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The Cultural Landscape Foundation announces threatened landscapes of 2017

On October 12, The Cultural Landscape Foundation (TCLF) released its annual assessment of “threatened and at-risk landscapes” in the United States. This year’s thirteen sites were organized based on five themes: “monetization of open space,” in which parks come under pressure to generate profit; “resource extraction,” which is under particular attack by Secretary of the Interior Ryan Zinke, who proposed relaxing management rules for six monuments, exposing them to mining and logging; “park equity,” charging to use parks or converting them to sport and cultural venues; “detrimental effects of shadow,” where the surrounding development is built up to the point where the park no longer receives adequate light; and “the devaluation of cultural lifeways,” in which ancestral lands and other sites of cultural significance are threatened. These landscapes span a broad set of environments, from Greenacre Park in New York City to the Boundary Waters wilderness area in northeastern Minnesota. Twelve sites are listed below. The others, Bears Ears and Grand Staircase-Escalante in Utah and Gold Butte in Nevada, are three of the six threatened National Monuments that come under threat if the Antiquities Act of 1906 allows Zinke to adjust boundaries that could open up the potential of mining and drilling. Discovery Park Seattle At over 530 acres in the Puget Sound, Discovery Park is the largest public park in Seattle. Featuring work from the Olmsted Brokers, Dan Kiley, Ian Tyndall, and Peter Ker Walker, the park is under threat from an art campus that would, among other things, host concerts in a 600-seat auditorium. Coyote Valley San Jose, California Under threat of suburban sprawl from the surrounding Silicon Valley, Coyote Valley is 7,400 acres of undeveloped land that is used for farming, a corridor for wildlife, and flood control. Boundary Waters Canoe Wilderness Area Northeastern Minnesota One million acres of forestland that was protected by the 1964 Wilderness Act is now under threat of mining. Jackson Park Chicago The Obama Presidential Center has claimed a portion of the iconic 1871 park, designed by Frederick Olmsted and Calvert Vaux, for its own. Fort Negley Nashville Formerly a Civil War fortification built by enslaved African Americans, Fort Negley Park is now a site of cultural and historic significance. The City of Nashville is proposing to build a mixed-use development on 40 percent of the park that is currently an abandoned sports stadium and parking lot rather than return the site to park land. Sanctuary Woods Milwaukee Originally known as the Milwaukee County Asylum for the Insane, the 1880 structure by Henry Koch and its surrounding gardens was a precursor to healing gardens and designing for health. A plan to build a multi-family residential development on the site was announced earlier this year. Audubon Park and City Park New Orleans In a well-intentioned attempt to fund its park system (which is in serious need of funds), the managers of Audubon and City Parks now charge a fee for entry, limiting its public use. Boston Common Boston Boston Common and its adjacent garden, established in 1836, are under threat of a 700-foot-tall tower that would case a shadow on the space. State House Grounds Rhode Island Surrounding a Beaux-Arts building by McKim, Mead & White, the lawn and grounds could be replaced by a proposed “intermodal transportation center.” Greenacre Park New York A tiny—60 by 120 feet—park designed by Sasaki, Dawson, & DeMay could soon be devoid of sunlight thanks to new zoning regulations in Midtown Manhattan. Battery Park City New York A bid to redesign the 92-acre park in the name of resiliency could dramatically change its current landscape. James River Jamestown, Virginia Currently the largest tributary to the Chesapeake Bay, the river is under threat by a conditional permit that would build 17 transmission towers across the river and another 27 towers throughout the region.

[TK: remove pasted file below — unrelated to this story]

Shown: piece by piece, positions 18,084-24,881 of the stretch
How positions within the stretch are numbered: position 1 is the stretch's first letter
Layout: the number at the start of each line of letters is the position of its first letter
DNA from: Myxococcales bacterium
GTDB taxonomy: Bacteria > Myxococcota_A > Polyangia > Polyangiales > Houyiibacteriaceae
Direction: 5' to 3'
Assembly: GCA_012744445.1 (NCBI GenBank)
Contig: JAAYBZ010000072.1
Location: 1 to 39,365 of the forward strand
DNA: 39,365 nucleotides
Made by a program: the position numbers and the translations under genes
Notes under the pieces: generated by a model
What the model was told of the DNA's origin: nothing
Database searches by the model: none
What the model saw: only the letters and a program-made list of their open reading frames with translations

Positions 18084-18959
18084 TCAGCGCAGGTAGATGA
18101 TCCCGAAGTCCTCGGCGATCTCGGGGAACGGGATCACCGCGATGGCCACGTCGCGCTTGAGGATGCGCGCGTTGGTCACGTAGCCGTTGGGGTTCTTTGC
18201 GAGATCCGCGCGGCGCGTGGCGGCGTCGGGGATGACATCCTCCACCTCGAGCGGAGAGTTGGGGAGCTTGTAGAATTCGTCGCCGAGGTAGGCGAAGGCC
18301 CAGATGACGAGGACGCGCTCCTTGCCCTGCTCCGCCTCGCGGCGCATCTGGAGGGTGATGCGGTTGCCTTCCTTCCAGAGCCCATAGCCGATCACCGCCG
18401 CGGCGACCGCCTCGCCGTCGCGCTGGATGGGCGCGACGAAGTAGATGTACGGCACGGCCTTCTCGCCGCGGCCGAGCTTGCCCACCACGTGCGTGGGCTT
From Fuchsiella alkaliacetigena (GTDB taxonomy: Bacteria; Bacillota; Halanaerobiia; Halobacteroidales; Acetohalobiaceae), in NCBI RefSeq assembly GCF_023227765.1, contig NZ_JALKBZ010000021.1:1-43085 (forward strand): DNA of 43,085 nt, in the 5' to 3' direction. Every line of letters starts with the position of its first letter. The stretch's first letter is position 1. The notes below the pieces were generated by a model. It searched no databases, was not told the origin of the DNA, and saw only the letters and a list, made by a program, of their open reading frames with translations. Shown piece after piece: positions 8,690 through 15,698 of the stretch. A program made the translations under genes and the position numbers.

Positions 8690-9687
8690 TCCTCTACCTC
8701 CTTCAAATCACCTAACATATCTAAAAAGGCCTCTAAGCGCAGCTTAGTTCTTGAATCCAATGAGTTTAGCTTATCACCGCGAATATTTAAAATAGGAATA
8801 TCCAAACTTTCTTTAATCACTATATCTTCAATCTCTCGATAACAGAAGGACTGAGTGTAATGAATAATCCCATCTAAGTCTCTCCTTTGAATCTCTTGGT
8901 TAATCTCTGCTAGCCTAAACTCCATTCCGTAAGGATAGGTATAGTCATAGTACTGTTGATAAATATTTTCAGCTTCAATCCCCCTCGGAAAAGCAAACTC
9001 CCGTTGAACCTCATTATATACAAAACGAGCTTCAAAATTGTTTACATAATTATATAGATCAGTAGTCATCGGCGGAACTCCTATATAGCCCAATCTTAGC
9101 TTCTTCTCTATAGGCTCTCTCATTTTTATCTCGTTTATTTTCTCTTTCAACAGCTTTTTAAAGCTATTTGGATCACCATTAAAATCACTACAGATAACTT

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The National Park Service releases guide to the cultural landscapes of Philadelphia